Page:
The police and a judge were against him, but Brandon Watson managed to get a more powerful force on his side: a jury of his peers.
As WAVY-TV reported last month, Watson, a resident of Portsmouth, Virginia, was facing charges of recklessly handling a firearm after shooting at the police.
One judge had found him guilty, but on appeal another judge declared a mistrial, allowing Watson to present his story to a jury.
Once they heard it, they determined he was not guilty in a mere 47 minutes of deliberation, WAVY reported.
It all started in January 2013, when police came to Watson's home responding to a 911 call.
"'Oh my gosh, someone is in the backyard,'” Watson recalled his wife saying.
He grabbed his legal handgun and went to his back door.
“I announced myself, ‘Who is that? Who is that? I have a gun,’" he told WAVY. "And as soon as I said that, two red laser beams were on my chest. So I looked at the red laser beams on my chest, and I fired a warning shot.”
That warning shot didn't hit anyone, WAVY reported, but it earned him a misdemeanor charge of reckless firearm use.
“As far as the officers' response, I support their response 100 percent,” Portsmouth Police Chief Ed Hargis told WAVY. He said his men never heard Watson say he had a gun. “Anytime the police hear there is a firearm, they start giving verbal commands, and they start yelling police.”
But Hargis' men were in the wrong yard that January evening: The 911 call had actually come from Watson's neighbor, who had heard noises in her home.
“When [the police] went around from the front, they started counting two, three, four. Then they see [Watson's] gate that is open, and that raises suspicion that must be the house," Portsmouth Commonwealth’s Attorney Earle Mobley said.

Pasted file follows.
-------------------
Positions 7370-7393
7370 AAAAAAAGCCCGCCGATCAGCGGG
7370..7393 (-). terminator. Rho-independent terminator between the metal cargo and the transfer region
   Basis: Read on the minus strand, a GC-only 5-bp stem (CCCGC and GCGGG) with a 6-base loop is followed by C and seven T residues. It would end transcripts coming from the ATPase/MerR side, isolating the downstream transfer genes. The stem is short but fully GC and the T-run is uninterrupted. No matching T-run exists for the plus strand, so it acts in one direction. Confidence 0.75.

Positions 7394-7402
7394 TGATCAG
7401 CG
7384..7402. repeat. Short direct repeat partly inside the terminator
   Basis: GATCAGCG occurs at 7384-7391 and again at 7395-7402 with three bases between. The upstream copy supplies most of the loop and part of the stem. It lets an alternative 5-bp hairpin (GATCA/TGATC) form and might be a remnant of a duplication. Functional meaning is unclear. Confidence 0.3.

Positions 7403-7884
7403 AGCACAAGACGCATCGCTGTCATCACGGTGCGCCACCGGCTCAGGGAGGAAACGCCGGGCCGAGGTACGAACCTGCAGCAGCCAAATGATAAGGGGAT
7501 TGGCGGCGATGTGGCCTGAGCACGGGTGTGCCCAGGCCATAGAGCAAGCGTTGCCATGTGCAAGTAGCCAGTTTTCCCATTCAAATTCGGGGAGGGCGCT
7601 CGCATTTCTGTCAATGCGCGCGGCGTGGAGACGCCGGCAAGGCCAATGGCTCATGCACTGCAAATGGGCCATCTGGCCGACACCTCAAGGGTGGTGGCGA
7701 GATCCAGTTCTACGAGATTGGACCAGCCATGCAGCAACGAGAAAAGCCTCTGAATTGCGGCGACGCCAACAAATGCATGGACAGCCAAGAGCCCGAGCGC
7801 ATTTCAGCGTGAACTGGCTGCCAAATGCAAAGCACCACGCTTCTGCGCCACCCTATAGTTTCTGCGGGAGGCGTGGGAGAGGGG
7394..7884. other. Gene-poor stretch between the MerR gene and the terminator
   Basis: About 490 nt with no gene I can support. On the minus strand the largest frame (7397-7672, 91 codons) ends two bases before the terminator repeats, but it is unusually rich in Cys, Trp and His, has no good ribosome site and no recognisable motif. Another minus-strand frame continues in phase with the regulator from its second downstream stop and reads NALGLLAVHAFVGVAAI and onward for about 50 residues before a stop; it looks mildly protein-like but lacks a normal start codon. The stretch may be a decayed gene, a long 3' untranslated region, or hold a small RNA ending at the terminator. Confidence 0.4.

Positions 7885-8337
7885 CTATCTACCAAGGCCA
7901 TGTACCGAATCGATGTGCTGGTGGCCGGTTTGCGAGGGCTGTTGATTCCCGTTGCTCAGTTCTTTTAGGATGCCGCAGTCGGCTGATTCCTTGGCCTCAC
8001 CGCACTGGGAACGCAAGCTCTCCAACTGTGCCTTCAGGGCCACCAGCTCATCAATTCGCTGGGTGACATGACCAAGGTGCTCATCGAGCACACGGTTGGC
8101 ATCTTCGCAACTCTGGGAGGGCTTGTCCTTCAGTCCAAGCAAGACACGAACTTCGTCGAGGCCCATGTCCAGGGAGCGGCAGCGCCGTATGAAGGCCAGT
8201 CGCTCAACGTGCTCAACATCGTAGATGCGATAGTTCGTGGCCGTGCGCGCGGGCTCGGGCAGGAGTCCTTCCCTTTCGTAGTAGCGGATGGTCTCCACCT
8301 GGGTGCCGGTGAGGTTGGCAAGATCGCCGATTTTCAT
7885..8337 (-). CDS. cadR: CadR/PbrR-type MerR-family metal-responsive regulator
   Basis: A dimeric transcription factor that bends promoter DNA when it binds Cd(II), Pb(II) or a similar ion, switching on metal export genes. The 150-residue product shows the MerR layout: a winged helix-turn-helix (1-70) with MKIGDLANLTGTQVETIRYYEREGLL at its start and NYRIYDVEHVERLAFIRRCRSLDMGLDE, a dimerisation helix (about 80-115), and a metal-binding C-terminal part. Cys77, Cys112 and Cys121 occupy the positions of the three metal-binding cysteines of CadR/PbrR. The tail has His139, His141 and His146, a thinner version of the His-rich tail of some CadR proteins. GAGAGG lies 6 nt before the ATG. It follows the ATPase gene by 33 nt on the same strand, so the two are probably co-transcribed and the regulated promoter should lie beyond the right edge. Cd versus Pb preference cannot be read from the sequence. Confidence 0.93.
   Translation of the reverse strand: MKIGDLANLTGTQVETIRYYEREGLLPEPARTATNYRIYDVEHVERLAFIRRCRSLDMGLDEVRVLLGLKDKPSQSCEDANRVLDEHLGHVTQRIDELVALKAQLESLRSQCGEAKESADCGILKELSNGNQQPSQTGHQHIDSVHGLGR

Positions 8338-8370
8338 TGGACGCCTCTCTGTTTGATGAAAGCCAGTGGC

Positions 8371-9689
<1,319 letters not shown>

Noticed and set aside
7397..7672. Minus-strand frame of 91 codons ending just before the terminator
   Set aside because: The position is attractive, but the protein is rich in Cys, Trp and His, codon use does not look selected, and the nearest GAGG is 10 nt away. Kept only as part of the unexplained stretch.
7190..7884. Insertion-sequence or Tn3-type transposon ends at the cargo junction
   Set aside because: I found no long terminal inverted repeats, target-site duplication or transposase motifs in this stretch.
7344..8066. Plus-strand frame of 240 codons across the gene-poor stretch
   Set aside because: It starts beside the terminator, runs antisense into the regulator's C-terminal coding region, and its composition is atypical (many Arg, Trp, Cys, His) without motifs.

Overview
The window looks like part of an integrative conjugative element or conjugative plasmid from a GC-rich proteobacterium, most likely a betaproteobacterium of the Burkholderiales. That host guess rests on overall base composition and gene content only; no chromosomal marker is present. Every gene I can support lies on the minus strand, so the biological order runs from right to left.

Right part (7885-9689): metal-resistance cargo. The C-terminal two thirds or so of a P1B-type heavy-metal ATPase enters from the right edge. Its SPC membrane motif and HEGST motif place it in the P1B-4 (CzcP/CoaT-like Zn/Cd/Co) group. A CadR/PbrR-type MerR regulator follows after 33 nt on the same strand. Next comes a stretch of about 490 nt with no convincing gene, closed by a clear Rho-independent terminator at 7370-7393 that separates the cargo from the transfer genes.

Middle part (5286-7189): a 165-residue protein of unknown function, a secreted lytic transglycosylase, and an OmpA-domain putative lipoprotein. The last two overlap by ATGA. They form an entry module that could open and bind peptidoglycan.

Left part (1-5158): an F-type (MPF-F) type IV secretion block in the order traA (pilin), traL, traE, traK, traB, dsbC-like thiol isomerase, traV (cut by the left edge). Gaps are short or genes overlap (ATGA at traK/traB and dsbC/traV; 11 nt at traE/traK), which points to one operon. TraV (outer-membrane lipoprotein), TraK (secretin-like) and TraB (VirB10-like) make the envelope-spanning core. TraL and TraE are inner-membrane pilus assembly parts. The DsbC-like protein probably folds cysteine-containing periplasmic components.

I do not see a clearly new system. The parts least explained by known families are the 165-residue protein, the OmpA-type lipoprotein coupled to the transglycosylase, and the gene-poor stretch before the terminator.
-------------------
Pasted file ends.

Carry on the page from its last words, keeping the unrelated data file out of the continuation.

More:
Despite the mistake, and the fact that Watson did not realize it was law enforcement in his backyard that night, Mobley pushed the misdemeanor prosecution, saying, “You cannot fire indiscriminately through the window.”
But the jury disagreed.
“The commonwealth [of Virginia] really didn’t have a case," juror Danny Barnes said. "It wasn’t reckless, so it didn’t take a lot of discussion.”
Barnes, who is also a WAVY employee, shed more light on the deliberations.
“There was agreement if there had been more than one bullet hole, had he sprayed the wall with bullets, bang, bang, bang, that would have been reckless,” Barnes said, adding that the actions of the police put Watson in a no-win situation. “The police kept saying they had their weapons pointed at the ground at all times. At the same time, they said they were using their TAC lights on the gun to illuminate whatever they were looking at. You can’t be doing both at the same time, that’s contradictory.”
Following the jury's decision, the tables have turned: WAVY reported that Watson is moving forward with a lawsuit against the city of Portsmouth.
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